The Aldi Project: the people’s food store?

Since its arrival in metro Chicago over two decades ago, the German king discount supermarket Aldi has become a fixture of the city's landscape. Aldi stores in working-class neighborhoods form hubs out of which a city-wide presence disperses through the medium of branded shopping bags. The bags are commonly seen year-round, toted by people walking the sidewalks and waiting at bus stops. The garish logo is difficult to miss even from a distance. A visiting German-American friend spotted one and with the kind of surprise reserved for an unexpected encounter with the familiar exclaimed, "So they have Aldi here! Did you know that Aldi is a German company?!" The question of how an international chain with European roots fully inserted itself into the provincial fabric of my rusty midwestern city seemed worthy of investigation.


Monument to the Last International: Aldi Pallet Patterns (2003-4)
Cardboard boxes and hot glue

Venturing inside the stores I discovered what Aldi shoppers already know. The lines are long, the selection limited. There are no flashy point-of-purchase displays or consumer-friendly muzak. The checker sits, and your bagger is you. You buy the bags or bring your own. The product is pulled onto the floor on pallets and transferred straight into the shopping cart from the box in which it was shipped. The prices are super low. By the end of the day, the four aisles of a standard Aldi store are littered with empty boxes.

Soon after noticing Aldi's presence in Chicago, I discovered that the mysterious Albrecht brothers, founders and longtime co-chiefs of the privately held firm, are multi-billionaires. Last year they placed third on the Forbes listing of humanity's wealthiest. Add to this the fact that the nested squares of the company logo scream third-generation derivative Bauhaus graphic design—Albers into Aldi, like runway fashions that appear in watered-down form on the racks at JC Penny's—and you get a three-sided story of no frills retailing, a steady upward climb on the world's most glamorous measure of wealth, and a diluted graphic aesthetic of high design lineage.

Paying attention to the functional material at the base of the Aldi enterprise seemed like the best way to begin making sense of this odd bundling of sociological, art historical, and commercial elements, especially the Aldi worker ant trio of plastic bags, pallets, and corrugated cardboard boxes. The double duty of each object—i.e., the bags are also billboards, the pallets are also shelving, and the boxes are also the in-store signage—hints at the monstrous efficiency of this enterprise. Costing the customer $.10, the bags are used and reused, setting an admirable standard for the kind of conservation middle-class environmentalists fixate on, all the while displaying the company logo. The use value of the boxes is similarly lengthened by a policy of free giveaway. Customers may carry out their purchases in the boxes as an ultra-cheap option to buying bags.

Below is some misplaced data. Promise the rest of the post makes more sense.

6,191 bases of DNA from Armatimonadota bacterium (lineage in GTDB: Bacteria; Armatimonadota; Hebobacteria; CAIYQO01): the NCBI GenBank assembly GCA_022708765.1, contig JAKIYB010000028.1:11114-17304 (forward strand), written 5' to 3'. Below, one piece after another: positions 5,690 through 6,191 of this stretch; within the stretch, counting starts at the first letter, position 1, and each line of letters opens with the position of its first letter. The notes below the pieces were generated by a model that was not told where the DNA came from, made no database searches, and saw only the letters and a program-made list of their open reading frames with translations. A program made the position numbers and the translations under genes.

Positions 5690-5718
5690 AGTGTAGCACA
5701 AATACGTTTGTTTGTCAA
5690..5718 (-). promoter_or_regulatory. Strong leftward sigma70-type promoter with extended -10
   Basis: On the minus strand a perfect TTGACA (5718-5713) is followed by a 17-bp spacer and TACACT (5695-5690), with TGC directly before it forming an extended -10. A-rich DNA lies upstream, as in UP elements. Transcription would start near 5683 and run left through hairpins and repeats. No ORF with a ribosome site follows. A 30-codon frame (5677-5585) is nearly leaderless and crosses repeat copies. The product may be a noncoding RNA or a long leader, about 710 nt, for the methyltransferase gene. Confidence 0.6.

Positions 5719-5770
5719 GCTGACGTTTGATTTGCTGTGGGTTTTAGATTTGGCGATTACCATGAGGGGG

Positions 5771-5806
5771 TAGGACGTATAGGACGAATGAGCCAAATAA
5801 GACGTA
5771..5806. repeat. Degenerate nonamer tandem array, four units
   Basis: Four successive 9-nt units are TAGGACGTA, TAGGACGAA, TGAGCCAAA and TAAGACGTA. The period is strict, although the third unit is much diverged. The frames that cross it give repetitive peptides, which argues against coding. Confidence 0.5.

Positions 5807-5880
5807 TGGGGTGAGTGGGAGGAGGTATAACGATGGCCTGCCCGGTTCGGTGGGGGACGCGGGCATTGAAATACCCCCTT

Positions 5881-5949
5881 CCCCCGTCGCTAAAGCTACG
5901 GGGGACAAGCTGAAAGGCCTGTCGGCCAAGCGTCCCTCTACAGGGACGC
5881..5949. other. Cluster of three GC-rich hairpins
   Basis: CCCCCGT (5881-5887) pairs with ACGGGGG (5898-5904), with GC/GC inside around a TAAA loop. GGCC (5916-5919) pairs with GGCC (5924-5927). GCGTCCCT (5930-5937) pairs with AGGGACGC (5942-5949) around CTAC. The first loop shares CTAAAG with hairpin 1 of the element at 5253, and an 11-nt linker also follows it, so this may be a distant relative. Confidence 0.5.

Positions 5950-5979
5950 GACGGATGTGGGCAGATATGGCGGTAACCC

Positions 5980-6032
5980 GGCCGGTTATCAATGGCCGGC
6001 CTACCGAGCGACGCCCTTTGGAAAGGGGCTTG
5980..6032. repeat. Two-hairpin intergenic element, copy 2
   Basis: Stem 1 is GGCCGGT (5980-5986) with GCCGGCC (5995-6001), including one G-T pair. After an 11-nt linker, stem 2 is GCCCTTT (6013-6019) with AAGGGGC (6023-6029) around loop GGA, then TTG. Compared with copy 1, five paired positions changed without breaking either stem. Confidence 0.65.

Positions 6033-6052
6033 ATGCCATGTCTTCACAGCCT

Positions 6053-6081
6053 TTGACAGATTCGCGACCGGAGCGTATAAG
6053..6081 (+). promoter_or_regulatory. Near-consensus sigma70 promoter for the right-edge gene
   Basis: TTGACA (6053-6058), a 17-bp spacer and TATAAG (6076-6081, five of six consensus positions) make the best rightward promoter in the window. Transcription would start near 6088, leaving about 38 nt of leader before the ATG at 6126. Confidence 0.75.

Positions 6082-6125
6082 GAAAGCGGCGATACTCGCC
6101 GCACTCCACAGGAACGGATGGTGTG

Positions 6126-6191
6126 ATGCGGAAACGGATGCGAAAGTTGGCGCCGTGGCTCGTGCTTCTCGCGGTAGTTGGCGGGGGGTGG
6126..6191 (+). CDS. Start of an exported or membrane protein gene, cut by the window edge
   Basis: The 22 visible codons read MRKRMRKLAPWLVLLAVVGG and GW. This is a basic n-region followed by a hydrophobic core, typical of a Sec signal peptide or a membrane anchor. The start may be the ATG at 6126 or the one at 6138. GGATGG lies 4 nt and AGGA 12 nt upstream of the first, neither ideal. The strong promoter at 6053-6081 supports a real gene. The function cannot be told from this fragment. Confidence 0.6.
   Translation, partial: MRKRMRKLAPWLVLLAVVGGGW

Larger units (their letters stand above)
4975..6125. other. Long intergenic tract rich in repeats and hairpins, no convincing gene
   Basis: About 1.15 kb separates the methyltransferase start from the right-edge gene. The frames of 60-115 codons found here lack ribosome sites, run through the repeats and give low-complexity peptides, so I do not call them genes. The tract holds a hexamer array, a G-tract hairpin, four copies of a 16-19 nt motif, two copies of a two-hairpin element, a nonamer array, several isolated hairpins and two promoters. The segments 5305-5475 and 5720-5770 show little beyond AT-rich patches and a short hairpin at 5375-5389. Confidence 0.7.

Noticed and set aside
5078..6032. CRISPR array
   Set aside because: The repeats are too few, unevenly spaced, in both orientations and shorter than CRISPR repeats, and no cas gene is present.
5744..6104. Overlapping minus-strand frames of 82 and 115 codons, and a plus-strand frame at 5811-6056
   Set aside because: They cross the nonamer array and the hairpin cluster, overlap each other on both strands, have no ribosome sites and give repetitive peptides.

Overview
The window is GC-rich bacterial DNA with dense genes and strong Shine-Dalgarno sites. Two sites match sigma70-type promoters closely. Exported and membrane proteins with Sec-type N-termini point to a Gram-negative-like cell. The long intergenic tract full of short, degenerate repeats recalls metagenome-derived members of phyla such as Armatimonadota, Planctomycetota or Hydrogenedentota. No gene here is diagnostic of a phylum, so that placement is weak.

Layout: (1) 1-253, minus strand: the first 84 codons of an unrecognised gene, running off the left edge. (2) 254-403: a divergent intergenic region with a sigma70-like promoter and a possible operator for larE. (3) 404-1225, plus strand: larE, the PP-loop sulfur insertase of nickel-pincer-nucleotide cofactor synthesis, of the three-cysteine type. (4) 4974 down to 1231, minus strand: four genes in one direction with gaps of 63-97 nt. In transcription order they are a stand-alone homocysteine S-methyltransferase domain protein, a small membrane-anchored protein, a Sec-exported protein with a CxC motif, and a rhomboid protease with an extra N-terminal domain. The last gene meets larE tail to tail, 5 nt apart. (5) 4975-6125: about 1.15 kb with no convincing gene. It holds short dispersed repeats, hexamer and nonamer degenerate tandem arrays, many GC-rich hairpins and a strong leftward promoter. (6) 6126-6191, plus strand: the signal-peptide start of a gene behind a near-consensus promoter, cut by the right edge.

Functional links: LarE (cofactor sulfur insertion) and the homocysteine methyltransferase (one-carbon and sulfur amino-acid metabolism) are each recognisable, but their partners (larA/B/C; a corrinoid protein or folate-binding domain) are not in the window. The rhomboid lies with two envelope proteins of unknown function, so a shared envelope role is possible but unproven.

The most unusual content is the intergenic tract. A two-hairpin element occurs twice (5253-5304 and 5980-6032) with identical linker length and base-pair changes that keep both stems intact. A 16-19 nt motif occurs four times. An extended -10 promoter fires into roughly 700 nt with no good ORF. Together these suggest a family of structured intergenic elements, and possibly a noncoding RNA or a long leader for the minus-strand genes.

Photographically documenting the way Aldi bags broadcast themselves in public was the logical beginning of my project. The availability of the boxes begged for an intervention that would further extend their use value by inserting them into the public economy of symbols. Both arms of the project began at the moment a material's conventional utility had been exhausted. For an artist, a parasitic relationship to the object of study is often the most productive kind. But while laboring over mounds of corrugated cardboard collected from Aldi stores, it occurred to me that a purely parasitic relationship to this particular company is difficult to fashion. Even by gathering the boxes, I'm helping the staff in their neverending task of clearing the floor of empties, so they can move on to the next task.

Aldi's minimum-staff policy contributes to its retailing efficiency. The one-direction entry/exit pathways and the four-aisle shop floor—on which every point is visible from every other—do the work of security and stop-theft prevention. The architectural response to the twin problem of keeping labor costs low while maintaining an acceptable level of shoplifting loss reveals a coldness at the heart of the company's view of humanity. This view sees the alteration of consumer behavior through advertising, comfort, and flattery as a waste of time. Product moves more quickly when you meet people where they're at, and most people are at the just-feed-me level. To make a fortune off of what people already do seems somehow unsportsmanlike, almost un-American. It's this extreme capitalization on low overhead costs and what it says about a new idealism of efficiency that I hope to address. Aldi is the last International, a new workers' commissary, one that is fully stocked and led by the secretive German billionaire folk heroes of capital. This vaguely totalitarian view is complicated by a doubtlessly unintentional effect of their supermarkets' architectural features: children participate in the shopping at Aldi. There's nowhere to get lost. There are few kid-attracting sugar cereals and no toys; instead of managing tantrums, adults send their children to help get items. These children will have good memories of shopping at Aldi.